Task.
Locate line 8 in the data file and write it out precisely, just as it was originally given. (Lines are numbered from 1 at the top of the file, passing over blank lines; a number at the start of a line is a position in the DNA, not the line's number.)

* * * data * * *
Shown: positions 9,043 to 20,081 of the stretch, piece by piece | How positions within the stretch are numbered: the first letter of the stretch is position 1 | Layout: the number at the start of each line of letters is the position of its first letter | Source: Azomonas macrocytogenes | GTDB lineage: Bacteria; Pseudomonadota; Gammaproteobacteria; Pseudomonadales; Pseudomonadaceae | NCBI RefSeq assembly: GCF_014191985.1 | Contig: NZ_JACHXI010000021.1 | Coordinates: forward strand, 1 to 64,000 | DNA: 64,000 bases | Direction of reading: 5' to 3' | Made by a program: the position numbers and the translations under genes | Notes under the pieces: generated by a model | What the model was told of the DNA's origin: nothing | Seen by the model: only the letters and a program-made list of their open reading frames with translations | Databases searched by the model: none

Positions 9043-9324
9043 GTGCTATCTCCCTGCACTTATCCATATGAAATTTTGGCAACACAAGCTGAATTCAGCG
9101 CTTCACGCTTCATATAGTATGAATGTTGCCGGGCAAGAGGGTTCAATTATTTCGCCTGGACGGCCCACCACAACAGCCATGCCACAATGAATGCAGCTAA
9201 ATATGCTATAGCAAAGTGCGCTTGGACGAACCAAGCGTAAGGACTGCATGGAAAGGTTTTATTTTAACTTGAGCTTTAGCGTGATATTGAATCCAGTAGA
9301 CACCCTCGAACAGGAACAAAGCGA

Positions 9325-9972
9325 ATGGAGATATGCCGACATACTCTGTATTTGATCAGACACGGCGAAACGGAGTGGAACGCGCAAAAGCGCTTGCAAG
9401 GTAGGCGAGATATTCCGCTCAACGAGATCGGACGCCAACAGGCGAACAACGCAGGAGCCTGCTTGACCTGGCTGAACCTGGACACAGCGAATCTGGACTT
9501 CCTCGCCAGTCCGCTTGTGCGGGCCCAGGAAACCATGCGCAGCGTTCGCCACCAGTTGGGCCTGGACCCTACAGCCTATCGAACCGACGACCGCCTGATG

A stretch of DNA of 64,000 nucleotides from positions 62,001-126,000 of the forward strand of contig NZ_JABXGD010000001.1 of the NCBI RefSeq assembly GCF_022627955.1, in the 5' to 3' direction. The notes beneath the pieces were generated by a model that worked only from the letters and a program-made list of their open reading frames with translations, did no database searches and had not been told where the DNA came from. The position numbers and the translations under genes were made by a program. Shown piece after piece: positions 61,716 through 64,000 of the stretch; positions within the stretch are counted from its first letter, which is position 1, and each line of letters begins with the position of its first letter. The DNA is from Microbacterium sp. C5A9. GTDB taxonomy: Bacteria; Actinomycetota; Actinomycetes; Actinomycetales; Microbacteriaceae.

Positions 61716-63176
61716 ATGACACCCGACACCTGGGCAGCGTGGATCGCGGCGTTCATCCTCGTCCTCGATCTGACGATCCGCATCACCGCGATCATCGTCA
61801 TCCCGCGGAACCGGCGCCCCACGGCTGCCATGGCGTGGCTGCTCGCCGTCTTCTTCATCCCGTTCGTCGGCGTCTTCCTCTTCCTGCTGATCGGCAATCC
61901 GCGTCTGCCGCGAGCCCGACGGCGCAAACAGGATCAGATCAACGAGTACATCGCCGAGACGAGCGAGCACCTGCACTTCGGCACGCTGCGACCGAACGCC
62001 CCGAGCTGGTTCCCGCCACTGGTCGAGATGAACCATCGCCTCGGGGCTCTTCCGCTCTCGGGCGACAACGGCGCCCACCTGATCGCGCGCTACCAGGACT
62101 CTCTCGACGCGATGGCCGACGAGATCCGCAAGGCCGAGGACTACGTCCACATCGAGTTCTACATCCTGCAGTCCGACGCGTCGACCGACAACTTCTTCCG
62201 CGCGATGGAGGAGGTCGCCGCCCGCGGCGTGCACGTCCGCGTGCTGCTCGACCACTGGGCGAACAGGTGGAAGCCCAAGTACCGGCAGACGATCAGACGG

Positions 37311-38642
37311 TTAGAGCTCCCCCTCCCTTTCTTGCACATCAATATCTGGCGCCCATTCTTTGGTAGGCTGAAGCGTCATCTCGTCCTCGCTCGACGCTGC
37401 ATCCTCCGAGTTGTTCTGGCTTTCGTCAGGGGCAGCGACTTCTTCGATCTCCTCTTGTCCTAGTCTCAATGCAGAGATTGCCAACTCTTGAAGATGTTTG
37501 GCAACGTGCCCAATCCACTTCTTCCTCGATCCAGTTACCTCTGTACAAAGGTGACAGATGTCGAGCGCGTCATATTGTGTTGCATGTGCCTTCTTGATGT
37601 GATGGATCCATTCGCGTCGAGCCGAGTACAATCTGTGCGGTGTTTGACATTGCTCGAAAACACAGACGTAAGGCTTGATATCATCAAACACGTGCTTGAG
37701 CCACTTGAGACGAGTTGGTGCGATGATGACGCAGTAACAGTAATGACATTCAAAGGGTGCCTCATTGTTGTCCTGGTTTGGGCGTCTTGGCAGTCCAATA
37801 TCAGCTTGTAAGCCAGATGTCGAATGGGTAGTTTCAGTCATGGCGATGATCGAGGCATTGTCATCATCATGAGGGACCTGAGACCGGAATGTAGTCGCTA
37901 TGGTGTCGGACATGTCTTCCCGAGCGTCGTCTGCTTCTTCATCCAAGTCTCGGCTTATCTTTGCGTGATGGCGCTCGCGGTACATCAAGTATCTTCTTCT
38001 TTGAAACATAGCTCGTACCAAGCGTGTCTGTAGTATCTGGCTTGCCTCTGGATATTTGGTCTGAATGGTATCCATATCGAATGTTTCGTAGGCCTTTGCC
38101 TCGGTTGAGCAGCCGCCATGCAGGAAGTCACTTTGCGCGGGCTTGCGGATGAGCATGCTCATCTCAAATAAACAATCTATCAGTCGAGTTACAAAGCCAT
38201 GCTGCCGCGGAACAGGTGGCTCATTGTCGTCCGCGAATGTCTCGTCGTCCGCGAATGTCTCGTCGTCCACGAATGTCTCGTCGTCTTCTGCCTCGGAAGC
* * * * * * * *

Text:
9325 ATGGAGATATGCCGACATACTCTGTATTTGATCAGACACGGCGAAACGGAGTGGAACGCGCAAAAGCGCTTGCAAG